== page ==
Pensions adviser Richard Jacobs has accused the Pensions Ombudsman of having a “complete lack of understanding” of the rules governing pensionsharing.
In a letter to the ombudsman, Richard Jacobs Pension and Trustee Services managing director Jacobs says it was wrong to conclude in a recent decision that documents formally disclosed in court cannot be relied upon by a spouse.
Jacobs says that under disclosure of information regulations, members of pension schemes must disclose their pension credit to the court in the case of a divorce. The non-member spouse only has access to the disclosed information and is unable to seek clarification directly from the pension scheme.
Jacobs says one of his clients relied on a written statement from her husband’s pension scheme, disclosed in court, stating that her half of the pension credit could remain in the finalsalary scheme. But the pension scheme administrator later claimed that statement was made in error and that her share would not be kept in the scheme. The ombudsman ruled that the spouse could not rely on the statement because she is not the scheme member and therefore it was not addressed to her.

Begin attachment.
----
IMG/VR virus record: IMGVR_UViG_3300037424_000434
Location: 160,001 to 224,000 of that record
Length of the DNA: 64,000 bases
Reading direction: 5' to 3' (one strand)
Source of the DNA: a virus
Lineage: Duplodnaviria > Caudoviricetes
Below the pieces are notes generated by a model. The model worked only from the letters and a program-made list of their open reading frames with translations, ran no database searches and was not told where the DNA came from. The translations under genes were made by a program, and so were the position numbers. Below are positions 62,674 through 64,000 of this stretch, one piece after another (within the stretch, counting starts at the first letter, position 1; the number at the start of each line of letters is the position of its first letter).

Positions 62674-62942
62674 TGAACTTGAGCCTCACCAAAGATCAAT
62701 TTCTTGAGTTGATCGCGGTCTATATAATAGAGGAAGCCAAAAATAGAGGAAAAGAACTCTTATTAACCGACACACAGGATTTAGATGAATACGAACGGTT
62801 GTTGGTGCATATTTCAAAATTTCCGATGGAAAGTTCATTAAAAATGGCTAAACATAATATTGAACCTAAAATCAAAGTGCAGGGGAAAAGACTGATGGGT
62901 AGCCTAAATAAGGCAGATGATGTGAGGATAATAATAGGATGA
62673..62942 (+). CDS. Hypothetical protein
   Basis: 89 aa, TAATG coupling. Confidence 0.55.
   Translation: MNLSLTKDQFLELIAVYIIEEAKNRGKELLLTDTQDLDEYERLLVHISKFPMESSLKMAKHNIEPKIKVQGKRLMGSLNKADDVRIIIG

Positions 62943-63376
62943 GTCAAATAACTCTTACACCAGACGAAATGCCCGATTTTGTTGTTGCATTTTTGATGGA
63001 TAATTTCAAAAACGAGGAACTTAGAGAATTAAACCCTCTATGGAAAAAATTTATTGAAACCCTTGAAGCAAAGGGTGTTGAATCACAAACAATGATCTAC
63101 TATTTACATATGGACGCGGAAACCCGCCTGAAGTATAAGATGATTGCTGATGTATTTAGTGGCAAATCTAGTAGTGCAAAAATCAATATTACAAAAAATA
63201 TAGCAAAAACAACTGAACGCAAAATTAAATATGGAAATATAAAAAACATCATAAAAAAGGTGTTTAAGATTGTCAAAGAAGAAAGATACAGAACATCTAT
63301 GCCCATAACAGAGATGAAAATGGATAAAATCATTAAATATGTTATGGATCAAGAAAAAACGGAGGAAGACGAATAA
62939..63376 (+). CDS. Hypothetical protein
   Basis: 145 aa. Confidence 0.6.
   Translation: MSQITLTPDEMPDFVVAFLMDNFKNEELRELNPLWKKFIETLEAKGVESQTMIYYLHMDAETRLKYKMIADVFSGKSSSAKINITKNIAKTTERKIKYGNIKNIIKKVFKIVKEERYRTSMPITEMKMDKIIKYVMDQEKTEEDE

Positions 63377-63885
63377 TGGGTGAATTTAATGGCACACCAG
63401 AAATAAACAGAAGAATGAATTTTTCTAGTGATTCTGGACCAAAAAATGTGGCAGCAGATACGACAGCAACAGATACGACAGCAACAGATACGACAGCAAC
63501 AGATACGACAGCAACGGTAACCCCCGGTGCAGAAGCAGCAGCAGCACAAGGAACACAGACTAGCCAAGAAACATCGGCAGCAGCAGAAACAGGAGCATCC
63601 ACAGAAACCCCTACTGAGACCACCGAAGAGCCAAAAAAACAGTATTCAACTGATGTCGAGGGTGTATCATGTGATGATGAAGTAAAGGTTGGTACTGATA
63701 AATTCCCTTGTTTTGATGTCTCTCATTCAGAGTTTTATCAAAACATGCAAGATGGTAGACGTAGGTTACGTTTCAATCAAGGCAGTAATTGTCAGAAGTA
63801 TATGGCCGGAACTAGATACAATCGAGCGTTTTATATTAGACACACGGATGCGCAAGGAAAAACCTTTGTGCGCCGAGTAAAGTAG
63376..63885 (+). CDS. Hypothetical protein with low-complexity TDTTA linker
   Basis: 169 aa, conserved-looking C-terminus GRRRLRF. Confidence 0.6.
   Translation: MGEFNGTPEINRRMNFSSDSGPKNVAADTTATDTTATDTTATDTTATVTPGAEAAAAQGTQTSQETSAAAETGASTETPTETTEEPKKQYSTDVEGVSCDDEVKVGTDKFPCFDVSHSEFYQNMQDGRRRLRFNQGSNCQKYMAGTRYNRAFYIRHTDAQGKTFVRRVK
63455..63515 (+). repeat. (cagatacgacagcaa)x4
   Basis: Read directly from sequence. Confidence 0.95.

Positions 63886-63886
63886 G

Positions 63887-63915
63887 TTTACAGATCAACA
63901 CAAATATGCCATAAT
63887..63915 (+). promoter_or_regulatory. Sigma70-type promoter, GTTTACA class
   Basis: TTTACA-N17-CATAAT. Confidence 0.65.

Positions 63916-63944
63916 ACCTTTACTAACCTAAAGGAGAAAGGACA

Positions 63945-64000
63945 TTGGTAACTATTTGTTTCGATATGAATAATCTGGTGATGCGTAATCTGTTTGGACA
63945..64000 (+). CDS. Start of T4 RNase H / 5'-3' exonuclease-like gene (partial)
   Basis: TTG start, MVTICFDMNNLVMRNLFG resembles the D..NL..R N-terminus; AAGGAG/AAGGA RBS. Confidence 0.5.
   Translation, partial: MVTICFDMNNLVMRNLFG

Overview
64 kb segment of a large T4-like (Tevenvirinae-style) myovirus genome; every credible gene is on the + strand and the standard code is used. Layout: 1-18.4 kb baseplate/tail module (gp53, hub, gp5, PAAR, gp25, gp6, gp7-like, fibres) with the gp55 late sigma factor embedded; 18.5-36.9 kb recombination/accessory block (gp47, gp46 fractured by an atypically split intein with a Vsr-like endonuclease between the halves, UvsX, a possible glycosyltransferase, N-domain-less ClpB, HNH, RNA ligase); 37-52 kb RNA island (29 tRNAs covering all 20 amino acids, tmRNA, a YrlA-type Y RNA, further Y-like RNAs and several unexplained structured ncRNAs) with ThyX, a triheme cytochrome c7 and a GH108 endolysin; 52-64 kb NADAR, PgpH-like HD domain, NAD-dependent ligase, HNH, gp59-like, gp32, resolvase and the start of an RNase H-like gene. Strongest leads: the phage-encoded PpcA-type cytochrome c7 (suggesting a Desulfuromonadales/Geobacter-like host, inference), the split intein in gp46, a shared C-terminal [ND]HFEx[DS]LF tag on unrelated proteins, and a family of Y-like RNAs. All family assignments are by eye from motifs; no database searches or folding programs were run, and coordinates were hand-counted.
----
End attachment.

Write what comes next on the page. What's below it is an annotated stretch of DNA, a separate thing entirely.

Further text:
In the letter, Jacobs says: “I must bring to your attention what I feel to be a complete lack of understanding by your office of the rules, regulation and legislation concerning pension sharing. I am required to provide advice, often to both parties, as to how pensions can be shared.
“My grave concern is that your office is effectively stating that a spouse cannot rely on documents disclosed to a court. If this is correct, no one will be able to advise the spouse of a pension scheme member how to deal with the pension share until after the pension share has been agreed. This has to be nonsense.”
The Pensions Ombudsman refused to comment.